Europe Planning New Weather Satellite System
Europe has been given the go-ahead with the $4.6 billion project to build a next-generation weather satellite system.
Eumetsat said on Friday that all participating nations had now agreed to the program and its financing.
The new system should bring a change in weather forecasting capability, guaranteeing European access to space-acquired meteorological data until at least the late 2030s.
Eumetsat Director-General Dr. Lars Prahm welcomed the news and told BBC: “It was not an easy process and the overall financial situation in Europe certainly did not help but I am very pleased to see that all member states have now approved a vital program which will assure the future of Eumetsat’s geostationary observations over Europe, Africa and the Atlantic Ocean over the next few decades.”
The Meteosat Third Generation (MTG) program will be one of the biggest and most complex space projects that Europe has ever taken on.
The European Space Agency (ESA) will act as the R&D partner, developing the technology. The former will then operate the space platforms.
The MTG comprises of six satellites, with the first spacecraft likely to be ready to enter service in 2018.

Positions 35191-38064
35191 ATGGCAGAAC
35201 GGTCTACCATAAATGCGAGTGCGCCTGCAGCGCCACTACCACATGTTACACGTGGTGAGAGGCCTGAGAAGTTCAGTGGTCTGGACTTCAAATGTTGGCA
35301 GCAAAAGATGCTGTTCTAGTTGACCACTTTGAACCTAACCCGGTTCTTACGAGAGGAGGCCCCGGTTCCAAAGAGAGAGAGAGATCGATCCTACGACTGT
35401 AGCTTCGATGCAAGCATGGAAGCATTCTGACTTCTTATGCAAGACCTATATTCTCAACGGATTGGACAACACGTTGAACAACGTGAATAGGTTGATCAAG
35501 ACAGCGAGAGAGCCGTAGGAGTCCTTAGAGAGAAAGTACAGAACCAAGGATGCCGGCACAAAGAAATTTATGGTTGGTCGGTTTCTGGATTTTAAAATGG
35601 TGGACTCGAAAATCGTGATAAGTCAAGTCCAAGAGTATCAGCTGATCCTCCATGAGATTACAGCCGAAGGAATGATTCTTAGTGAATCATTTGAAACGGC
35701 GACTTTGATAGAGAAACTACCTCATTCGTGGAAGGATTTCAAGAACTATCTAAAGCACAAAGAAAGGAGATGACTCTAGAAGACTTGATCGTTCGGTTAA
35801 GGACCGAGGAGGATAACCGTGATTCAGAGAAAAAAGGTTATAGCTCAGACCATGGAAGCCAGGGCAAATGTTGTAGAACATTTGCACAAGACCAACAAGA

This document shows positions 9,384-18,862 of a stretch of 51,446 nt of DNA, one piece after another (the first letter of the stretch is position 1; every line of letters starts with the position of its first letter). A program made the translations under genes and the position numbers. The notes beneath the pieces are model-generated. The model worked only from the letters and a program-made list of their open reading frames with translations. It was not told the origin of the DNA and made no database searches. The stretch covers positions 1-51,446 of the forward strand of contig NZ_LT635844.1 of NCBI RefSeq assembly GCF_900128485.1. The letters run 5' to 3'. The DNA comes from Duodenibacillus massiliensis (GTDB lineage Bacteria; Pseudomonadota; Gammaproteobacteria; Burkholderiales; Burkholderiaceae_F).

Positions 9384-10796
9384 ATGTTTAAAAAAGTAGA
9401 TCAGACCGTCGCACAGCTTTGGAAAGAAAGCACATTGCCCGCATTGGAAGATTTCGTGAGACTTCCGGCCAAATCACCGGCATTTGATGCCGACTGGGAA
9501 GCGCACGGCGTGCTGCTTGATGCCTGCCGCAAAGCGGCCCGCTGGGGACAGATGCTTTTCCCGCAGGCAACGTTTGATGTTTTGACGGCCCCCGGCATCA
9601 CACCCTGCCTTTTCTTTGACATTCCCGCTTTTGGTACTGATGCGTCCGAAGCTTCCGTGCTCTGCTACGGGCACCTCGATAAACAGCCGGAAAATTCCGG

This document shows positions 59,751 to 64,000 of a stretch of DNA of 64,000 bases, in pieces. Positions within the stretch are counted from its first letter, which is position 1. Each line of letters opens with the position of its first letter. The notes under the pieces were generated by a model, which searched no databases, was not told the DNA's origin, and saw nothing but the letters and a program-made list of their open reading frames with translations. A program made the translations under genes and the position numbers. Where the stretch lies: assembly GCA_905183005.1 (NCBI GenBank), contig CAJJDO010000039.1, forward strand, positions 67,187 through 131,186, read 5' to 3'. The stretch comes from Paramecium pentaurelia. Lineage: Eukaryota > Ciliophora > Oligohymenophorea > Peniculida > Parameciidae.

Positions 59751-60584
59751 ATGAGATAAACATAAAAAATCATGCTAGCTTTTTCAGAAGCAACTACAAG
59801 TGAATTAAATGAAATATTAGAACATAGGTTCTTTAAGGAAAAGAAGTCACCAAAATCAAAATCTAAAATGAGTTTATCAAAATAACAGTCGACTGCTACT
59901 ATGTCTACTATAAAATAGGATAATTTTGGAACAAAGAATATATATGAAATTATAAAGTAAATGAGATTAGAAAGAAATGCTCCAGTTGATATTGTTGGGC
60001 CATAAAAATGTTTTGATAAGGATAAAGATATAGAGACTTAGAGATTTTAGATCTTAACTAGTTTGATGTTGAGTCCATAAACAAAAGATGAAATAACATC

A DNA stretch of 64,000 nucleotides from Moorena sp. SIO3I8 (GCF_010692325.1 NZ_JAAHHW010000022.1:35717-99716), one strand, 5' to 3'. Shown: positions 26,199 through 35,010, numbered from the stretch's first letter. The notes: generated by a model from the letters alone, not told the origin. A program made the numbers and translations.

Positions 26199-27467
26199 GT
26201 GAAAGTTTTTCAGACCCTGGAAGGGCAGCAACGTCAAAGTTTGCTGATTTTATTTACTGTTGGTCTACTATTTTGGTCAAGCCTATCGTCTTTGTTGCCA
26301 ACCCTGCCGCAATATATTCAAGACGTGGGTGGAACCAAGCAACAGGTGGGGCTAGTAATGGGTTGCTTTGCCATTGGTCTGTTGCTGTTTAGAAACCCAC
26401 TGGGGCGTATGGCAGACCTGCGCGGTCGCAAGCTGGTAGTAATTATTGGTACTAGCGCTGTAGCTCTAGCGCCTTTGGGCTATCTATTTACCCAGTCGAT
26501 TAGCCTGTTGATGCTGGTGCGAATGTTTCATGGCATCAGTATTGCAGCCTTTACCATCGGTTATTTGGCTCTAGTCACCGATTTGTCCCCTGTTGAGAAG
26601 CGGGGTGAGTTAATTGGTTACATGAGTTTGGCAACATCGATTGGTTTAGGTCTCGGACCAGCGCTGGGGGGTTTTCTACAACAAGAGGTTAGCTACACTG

The platforms will be of two types: an imaging spacecraft to picture weather systems, and a sounding spacecraft.
They will be quite unlike their predecessors, which are the second-generation satellites (MSG) that provide weather data currently.
MSG satellites are spin-stabilized and build up their images as they rotate across the field of view.
The MTG spacecraft will look more like standard telecommunications platforms.
Their image data will have a much higher resolution and will come down to the ground in a fraction of the time.
The new spacecraft will also carry many innovations that should translate into more accurate and more detailed weather forecasts.
One key development is an Infrared Sounding Instrument that has been pioneered on Europe’s Metop polar-orbiting Earth-observation spacecraft.
The instrument will be able to detect layers of moisture in the atmosphere before they have developed into weather systems.
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